Ages before the terms Native American or Indian were created, the tribes were spread throughout the Americas. Before any white man set foot on this territory, it was settled by the forefathers of bands we now call Sioux, or Cherokee, or Iroquois.
For thousands of years, the American Indian developed its traditions and legacy without disturbance. And that history is fascinating.
From Mayan and Incan ruins, from the mounds left in the central and southern regions of what is today the U.S. we have learned quite a bit. It’s a story of beautiful art and deep spirituality. Archaeologists have unearthed remarkably advanced structures and public works.
While there was unavoidable tribal conflict, that was nothing more than a slight blemish in the history of our ancestors. They were at peace with this beautiful continent and intensely plugged into nature.
The European Settler Arrives
When European leaders dispatched the first vessels in this direction, the objective was to discover new resources – but the quality of weather and the bounty of everything from timber to wildlife subsequently changed their tune. As those leaders learned from their explorers, the motivation to colonize spread like wildfire.
The English, French and Spanish raced to slice up the “New World” by sending over inadequately prepared colonists as fast as possible. In the beginning, they skirmished with the surprised Indians of America’s eastern seaboard. But that soon gave way to trade, because the Europeans who came ashore here understood their survival was doubtful with no native help.
Thus followed years of relative peace as the settlers got themselves established on American land. But the pressure to push inland came soon after. Kings and queens from thousands of miles away were impatient to find additional resources, and some colonists came for freedom and adventure.
They wanted more space. And so began the process of driving the American Indian out of the way.
It took the shape of cash payments, barter, and notoriously, treaties that were almost uniformly ignored once the Indians were pushed away from the land in question.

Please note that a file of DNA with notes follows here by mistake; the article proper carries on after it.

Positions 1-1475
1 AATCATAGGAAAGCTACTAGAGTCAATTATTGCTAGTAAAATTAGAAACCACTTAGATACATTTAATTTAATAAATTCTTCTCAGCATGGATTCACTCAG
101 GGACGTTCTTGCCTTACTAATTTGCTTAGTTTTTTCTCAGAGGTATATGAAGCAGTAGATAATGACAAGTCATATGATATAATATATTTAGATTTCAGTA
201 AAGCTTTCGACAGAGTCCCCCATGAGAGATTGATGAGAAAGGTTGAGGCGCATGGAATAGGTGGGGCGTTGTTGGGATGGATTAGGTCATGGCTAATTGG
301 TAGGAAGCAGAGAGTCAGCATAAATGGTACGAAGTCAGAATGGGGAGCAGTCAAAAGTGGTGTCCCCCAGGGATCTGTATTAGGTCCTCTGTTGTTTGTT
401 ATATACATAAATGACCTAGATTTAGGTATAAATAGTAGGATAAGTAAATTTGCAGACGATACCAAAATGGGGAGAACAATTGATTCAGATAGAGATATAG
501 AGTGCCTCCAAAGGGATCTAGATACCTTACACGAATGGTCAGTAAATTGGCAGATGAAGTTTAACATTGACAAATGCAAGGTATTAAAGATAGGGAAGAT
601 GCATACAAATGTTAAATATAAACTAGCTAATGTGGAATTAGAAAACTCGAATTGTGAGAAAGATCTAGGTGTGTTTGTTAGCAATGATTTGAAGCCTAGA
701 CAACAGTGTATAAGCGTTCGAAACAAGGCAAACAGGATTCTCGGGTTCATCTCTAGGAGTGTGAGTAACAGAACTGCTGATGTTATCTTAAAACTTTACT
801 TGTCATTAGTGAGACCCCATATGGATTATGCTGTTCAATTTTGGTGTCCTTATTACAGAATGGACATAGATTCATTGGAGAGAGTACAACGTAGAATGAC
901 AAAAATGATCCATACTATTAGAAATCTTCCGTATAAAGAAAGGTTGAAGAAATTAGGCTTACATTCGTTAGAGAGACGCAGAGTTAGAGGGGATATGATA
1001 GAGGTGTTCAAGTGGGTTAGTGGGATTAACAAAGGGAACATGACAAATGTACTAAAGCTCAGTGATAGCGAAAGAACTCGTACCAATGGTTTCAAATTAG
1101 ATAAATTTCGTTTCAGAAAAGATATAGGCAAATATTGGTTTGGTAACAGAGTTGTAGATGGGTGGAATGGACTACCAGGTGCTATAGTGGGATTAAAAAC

The U.S. government’s policies towards Native Americans in the second half of the nineteenth century were motivated by the desire to expand westward into areas inhabited by these Native American tribes. By the 1850s nearly all Native American tribes, approximately 360,000 in number, lived to the west of the Mississippi River. These American Indians, some from the Northwestern and Southeastern territories, were confined to Indian Territory located in contemporary Oklahoma, while the Kiowa and Comanche Native American tribes shared the territory of the Southern Plains.
The Sioux, Crows and Blackfeet dominated the Northern Plains. These Native American groups encountered adversity as the steady stream of European immigrants into northeastern American cities pushed a stream of immigrants into the western lands already occupied by these diverse groups of Indians.
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The early nineteenth century in the United States was marked by its continual expansion to the Mississippi River. However, due to the Gadsden purchase, that lead to U.S. control of the borderlands of southern New Mexico and Arizona in addition to the authority over Oregon country, Texas and California; America’s expansion wouldn’t end there. Between 1830 and 1860 the United States roughly doubled the amount of acreage within its control.
These territorial gains coincided with the arrival of hordes of European and Asian immigrants who wished to join the surge of American settlers heading west. This, partnered with the discovery of gold in 1849, presented captivating opportunities for those ready to make the long quest westward. Therefore, with the military’s protection and the U.S. government’s assistance, many settlers started building their homesteads in the Great Plains and other parts of the Native American group-inhabited West.
Native American Tribes
Native American Policy can be defined as the laws and operations made and adapted in the United States to summarize the relationship between Native American tribes and the federal government. When the United States first became an independent nation, it implemented the European policies towards the indigenous peoples, but over the course of two centuries the U.S. tailored its very own widely varying regulations regarding the changing perspectives and requirements of Native American regulation.
In 1824, in order to execute the U.S. government’s Native American policies, Congress made a new bureau within the War Department referred to as Bureau of Indian Affairs, which worked closely with the U.S. Army to enforce their policies. At times the federal government recognized the Indians as self-governing, distinct political communities with different cultural identities; however, at other times the government attempted to compel the Native American tribes to give up their cultural identity, surrender their land and assimilate into the American traditions.